Stocks' bull market, two years later: Hefty gains and still resilient
Two years ago Wednesday, the vicious stock bear market of 2008-2009 finally hit rock bottom.
Since then, the new bull market has shown amazing resilience, as noted in this Times story. If you haven’t been along for the ride -- say, because it just didn’t feel like an economic recovery -- you’ve left a lot of money on the table.
The Standard & Poor’s 500 index, at 1,320.02 on Wednesday, was up 95% from the 12-year low of 676.53 reached March 9, 2009.
Shares of smaller companies have posted bigger gains, which is typical in the first stages of a bull market. The Russell 2,000 small-stock index is up 139% from two years ago.
The market has had just two seriously scary months in the last 24: the May/June 2010 slump that was fueled by the ugly combination of the European debt crisis, a slowing U.S. economy and the reaction to the May 6 “flash crash” on Wall Street.
The S&P 500 fell 16% from April 23 to July 2. By the market’s unofficial rules, that was a “correction” within a continuing bull move, which got going again on July 3.
Had the S&P index fallen more than 20% that would have been enough to categorize it as a new bear market.
The definition of a new bull market, meanwhile, is squishier. Many Wall Street pros want to see more than just a 20% rise from a bear market low before calling the move a new bull. Some judge a bull by the duration of the advance and the amount of trading volume.
The bull/bear delineations are of greatest interest to market chart-watchers, historians and journalists, of course, but they also can play important roles in affecting investor psychology.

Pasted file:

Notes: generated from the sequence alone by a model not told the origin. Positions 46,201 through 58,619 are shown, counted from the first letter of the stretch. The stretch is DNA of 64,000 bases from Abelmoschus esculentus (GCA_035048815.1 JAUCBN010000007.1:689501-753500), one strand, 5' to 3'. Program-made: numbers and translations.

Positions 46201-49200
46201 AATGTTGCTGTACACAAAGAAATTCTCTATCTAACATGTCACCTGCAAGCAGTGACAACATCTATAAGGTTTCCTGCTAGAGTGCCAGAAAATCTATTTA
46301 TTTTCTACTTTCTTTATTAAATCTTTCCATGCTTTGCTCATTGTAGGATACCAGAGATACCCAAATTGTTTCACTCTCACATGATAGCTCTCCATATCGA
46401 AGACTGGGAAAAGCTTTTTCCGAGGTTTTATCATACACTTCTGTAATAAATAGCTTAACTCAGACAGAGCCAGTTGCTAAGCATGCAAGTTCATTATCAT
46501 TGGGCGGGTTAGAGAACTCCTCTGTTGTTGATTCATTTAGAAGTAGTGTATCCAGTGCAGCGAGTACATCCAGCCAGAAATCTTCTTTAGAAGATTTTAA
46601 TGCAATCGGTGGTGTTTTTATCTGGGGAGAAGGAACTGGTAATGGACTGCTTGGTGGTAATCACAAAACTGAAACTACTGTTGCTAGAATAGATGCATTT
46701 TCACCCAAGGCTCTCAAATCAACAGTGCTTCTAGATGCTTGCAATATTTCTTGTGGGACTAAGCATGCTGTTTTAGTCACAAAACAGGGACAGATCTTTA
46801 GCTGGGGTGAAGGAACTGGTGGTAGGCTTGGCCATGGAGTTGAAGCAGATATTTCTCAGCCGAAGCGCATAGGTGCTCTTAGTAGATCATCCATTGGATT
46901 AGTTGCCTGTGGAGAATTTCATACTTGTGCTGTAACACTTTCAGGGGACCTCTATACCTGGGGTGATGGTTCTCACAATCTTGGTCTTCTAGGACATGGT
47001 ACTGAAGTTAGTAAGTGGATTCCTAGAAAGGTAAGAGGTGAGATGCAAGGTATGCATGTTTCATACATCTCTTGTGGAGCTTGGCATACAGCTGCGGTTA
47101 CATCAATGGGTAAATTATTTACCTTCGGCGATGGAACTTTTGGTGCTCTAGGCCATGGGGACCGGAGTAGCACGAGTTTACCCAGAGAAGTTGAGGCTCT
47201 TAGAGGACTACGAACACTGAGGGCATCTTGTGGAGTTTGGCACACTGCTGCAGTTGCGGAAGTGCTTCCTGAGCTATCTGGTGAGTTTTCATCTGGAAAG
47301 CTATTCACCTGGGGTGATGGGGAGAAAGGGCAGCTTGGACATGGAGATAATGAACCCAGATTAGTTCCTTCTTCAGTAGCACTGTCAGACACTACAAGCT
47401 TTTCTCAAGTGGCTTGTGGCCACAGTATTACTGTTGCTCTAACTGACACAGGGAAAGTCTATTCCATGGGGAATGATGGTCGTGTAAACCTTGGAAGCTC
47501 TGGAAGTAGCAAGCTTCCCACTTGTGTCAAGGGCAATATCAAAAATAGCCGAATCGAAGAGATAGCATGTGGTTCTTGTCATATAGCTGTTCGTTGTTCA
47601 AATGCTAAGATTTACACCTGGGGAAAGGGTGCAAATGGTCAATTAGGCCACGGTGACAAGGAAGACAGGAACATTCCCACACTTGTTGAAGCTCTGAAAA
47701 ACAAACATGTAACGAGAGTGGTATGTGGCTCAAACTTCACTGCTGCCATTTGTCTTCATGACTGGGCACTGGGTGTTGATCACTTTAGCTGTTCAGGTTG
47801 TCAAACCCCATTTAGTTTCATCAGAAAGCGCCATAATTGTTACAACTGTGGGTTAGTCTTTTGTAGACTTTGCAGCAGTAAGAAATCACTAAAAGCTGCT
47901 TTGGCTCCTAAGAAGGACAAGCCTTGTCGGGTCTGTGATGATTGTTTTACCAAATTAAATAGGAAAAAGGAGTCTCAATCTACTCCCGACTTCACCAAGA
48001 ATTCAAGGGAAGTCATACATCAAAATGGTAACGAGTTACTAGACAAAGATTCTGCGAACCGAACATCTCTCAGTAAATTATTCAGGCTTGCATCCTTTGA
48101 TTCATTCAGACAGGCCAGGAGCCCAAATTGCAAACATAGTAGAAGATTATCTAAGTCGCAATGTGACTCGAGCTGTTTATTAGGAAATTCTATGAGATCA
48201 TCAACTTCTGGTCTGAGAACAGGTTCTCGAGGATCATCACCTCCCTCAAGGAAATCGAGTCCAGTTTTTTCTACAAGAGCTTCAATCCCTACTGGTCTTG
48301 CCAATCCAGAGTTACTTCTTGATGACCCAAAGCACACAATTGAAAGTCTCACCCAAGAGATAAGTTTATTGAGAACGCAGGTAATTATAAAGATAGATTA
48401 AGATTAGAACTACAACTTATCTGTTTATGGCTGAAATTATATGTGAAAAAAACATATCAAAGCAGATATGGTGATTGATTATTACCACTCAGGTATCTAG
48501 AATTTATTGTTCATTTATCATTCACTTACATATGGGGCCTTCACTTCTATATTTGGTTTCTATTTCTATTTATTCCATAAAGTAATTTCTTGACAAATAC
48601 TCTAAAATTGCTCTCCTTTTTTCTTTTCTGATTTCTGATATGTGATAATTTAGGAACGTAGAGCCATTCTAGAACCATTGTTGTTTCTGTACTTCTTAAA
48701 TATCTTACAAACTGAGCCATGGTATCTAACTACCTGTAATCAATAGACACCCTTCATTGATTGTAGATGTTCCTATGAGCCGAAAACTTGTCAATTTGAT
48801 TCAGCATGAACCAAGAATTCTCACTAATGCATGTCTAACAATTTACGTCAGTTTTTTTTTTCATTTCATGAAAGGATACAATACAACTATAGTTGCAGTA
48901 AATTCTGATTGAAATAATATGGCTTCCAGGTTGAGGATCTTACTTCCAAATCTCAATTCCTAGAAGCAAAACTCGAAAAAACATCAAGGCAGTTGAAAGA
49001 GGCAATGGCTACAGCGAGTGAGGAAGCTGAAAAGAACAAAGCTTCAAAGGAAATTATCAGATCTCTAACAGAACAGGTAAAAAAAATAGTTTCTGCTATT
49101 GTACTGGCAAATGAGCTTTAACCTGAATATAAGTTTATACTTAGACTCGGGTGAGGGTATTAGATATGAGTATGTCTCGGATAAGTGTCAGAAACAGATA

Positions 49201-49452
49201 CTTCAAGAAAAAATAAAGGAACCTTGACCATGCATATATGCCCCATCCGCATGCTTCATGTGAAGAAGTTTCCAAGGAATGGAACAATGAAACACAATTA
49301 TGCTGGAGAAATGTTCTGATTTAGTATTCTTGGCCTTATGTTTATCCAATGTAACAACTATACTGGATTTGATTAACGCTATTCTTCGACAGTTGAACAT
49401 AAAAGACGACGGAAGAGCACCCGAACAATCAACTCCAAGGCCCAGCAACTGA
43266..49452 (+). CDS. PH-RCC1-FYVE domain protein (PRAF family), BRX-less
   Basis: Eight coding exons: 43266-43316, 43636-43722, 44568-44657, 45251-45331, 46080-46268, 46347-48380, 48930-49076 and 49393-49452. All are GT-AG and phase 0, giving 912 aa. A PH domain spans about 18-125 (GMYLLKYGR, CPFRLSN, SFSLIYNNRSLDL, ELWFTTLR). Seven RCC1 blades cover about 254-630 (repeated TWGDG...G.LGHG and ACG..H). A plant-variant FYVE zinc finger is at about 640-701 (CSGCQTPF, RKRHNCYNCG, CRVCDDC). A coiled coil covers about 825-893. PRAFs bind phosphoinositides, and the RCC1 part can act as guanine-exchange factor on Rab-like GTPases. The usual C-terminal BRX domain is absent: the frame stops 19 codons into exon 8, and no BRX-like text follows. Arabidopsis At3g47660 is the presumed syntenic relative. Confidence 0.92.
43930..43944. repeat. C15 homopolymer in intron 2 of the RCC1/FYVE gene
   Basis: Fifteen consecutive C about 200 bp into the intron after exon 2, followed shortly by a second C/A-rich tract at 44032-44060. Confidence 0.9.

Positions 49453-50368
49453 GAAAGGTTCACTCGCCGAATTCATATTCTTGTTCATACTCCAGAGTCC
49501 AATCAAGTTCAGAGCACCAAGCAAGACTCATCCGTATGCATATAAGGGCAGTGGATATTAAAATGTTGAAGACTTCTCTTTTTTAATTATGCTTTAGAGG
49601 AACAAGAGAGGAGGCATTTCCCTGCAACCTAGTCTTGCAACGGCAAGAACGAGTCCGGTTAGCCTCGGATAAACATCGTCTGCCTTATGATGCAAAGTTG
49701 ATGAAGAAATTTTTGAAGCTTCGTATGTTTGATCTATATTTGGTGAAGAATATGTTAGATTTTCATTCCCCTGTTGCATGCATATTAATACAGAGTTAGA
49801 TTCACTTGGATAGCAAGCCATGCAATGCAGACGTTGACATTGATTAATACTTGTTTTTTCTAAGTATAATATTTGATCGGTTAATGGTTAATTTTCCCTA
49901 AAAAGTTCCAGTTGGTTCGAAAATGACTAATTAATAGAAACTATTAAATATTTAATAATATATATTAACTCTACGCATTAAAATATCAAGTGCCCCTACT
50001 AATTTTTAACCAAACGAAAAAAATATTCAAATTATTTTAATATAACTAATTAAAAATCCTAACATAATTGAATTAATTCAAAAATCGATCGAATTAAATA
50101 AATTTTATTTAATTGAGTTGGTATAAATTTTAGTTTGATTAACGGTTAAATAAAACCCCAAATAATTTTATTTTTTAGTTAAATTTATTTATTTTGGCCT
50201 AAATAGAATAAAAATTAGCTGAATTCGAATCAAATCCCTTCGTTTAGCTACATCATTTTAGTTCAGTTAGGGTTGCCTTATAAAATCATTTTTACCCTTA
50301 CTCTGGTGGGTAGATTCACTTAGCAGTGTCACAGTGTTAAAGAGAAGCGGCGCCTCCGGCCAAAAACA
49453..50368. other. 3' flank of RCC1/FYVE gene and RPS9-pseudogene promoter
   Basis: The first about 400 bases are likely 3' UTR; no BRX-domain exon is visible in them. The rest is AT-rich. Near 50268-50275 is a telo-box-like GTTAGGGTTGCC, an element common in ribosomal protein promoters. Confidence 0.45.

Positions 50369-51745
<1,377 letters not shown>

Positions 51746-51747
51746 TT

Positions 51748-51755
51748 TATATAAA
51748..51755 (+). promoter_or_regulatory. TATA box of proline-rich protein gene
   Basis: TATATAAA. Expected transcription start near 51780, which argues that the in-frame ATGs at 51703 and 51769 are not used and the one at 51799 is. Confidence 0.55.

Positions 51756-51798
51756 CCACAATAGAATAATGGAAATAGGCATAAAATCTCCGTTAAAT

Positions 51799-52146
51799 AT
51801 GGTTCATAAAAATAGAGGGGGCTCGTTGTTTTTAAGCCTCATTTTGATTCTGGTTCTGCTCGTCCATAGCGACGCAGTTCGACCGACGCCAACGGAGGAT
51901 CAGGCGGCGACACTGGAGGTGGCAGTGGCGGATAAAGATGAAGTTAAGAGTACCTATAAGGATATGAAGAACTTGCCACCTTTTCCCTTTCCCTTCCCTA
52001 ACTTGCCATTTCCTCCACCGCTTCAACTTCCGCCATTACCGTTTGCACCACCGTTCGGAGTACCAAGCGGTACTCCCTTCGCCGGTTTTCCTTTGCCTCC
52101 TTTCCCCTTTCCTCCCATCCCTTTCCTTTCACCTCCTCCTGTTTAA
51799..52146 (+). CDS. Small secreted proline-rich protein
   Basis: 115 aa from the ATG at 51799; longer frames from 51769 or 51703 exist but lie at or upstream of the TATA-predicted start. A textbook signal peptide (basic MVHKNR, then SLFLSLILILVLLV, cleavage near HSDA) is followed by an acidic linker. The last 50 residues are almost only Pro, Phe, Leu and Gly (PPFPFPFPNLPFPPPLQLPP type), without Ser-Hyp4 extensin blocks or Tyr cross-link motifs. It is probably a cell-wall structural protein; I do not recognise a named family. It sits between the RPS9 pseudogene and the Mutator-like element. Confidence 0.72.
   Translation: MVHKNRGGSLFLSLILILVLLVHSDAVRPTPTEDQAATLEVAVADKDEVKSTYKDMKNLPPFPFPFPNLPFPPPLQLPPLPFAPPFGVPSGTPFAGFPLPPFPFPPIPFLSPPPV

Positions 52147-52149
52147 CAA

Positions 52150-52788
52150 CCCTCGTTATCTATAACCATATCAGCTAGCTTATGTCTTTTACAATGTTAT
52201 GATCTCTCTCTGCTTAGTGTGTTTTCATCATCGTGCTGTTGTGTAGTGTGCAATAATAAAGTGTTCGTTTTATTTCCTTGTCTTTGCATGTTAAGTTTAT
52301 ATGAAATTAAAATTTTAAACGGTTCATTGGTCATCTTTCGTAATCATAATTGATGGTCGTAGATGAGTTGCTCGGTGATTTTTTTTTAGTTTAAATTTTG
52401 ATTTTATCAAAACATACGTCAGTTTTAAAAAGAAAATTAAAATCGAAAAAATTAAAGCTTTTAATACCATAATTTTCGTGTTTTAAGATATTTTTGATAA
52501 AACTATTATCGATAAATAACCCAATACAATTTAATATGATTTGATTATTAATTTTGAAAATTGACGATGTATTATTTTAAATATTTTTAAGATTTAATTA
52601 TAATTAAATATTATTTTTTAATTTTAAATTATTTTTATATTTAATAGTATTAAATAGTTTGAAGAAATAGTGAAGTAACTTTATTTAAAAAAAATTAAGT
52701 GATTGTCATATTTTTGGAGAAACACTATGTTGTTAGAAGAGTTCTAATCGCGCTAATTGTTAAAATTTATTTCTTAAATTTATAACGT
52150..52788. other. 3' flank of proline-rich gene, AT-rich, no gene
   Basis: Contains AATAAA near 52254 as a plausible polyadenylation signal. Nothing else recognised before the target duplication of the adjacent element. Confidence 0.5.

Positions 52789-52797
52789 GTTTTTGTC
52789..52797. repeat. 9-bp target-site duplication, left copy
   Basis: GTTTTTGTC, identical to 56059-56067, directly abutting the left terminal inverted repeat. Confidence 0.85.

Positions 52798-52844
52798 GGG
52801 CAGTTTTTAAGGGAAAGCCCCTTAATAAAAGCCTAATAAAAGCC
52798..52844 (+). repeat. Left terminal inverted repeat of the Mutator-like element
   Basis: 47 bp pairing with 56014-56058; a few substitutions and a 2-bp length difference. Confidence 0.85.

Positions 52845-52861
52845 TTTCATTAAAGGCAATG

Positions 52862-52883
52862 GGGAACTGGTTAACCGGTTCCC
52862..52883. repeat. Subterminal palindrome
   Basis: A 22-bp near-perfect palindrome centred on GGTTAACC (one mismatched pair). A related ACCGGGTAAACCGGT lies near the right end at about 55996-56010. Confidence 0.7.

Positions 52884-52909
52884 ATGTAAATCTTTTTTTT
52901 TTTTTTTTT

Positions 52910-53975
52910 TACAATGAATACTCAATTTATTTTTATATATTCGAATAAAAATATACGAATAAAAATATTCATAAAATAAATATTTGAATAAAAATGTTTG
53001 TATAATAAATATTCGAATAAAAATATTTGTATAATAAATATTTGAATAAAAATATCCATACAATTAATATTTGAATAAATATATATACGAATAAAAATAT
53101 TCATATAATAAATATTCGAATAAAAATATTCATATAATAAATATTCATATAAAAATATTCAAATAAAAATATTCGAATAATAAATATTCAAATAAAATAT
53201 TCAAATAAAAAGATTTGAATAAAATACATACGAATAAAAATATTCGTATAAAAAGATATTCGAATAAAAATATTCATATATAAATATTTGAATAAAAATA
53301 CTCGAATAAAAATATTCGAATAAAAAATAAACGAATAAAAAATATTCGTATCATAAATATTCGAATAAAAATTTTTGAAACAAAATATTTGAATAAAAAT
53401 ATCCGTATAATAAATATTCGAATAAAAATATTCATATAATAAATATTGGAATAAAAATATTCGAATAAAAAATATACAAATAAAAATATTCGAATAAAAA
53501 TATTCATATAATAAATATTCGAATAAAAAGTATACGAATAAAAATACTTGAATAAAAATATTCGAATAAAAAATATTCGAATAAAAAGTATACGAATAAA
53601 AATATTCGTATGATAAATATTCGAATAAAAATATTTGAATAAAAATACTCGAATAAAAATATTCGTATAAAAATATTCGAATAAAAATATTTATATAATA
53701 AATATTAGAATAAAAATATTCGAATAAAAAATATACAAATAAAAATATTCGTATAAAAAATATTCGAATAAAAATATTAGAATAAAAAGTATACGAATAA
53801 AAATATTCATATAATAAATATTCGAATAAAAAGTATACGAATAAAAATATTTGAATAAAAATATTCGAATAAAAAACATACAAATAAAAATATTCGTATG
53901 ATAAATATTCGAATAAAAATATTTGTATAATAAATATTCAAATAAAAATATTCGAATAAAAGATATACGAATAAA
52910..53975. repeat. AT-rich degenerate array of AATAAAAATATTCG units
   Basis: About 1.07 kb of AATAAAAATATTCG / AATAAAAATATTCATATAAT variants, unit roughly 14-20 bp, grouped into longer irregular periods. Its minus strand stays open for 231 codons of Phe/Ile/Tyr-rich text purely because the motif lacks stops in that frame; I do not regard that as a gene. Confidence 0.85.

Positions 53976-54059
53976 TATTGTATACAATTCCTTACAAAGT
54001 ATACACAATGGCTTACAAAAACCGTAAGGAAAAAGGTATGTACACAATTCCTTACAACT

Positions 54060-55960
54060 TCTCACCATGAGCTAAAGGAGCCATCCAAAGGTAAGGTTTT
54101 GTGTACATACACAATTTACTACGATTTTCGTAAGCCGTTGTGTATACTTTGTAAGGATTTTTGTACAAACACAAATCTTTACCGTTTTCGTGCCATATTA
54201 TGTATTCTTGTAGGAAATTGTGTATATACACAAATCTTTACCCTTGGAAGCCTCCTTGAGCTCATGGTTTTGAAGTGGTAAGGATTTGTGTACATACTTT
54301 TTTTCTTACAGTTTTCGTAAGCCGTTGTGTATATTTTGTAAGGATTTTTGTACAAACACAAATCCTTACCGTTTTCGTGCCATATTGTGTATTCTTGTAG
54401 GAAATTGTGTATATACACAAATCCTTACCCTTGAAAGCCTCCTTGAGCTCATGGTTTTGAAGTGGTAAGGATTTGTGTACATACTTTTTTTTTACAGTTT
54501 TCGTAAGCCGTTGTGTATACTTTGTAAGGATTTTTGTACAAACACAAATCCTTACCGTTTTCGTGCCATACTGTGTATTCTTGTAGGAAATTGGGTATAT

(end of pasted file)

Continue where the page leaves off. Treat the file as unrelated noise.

If the S&P had slumped more than 20% last spring, the headlines would have declared a new bear market -- which might have further depressed investor sentiment and triggered more selling by people who weren’t willing to take the chance of suffering through another epic meltdown.
So where are we now? Despite the surge in crude oil prices over the last few weeks, major stock indexes haven’t sustained much damage. Sell-offs have quickly petered out. No doubt, the Federal Reserve's easy-money policies continue to support share prices.
On Wednesday, stocks ended with minor losses as U.S. oil prices in New York slipped 64 cents to $104.38 a barrel. The Dow Jones industrial average eased 1.29 points to 12,213.09 after being down as much as 57 points.
At Wednesday’s close, the Dow was off just 1.4% from its 32-month high of 12,391.25 reached Feb. 18. The S&P 500 has slipped 1.7% since then, and the Russell 2,000 index is down 1.6%.
If you're trying to decide whether to pull some money out of stocks, the market is giving you time to think. The flip side is that, if you were hoping for a sharp pullback to buy in at lower prices, you're still waiting.
-- Tom Petruno
Photo: The bull statue in Lower Manhattan, near Wall Street. Credit: Kirk McKoy / Los Angeles Times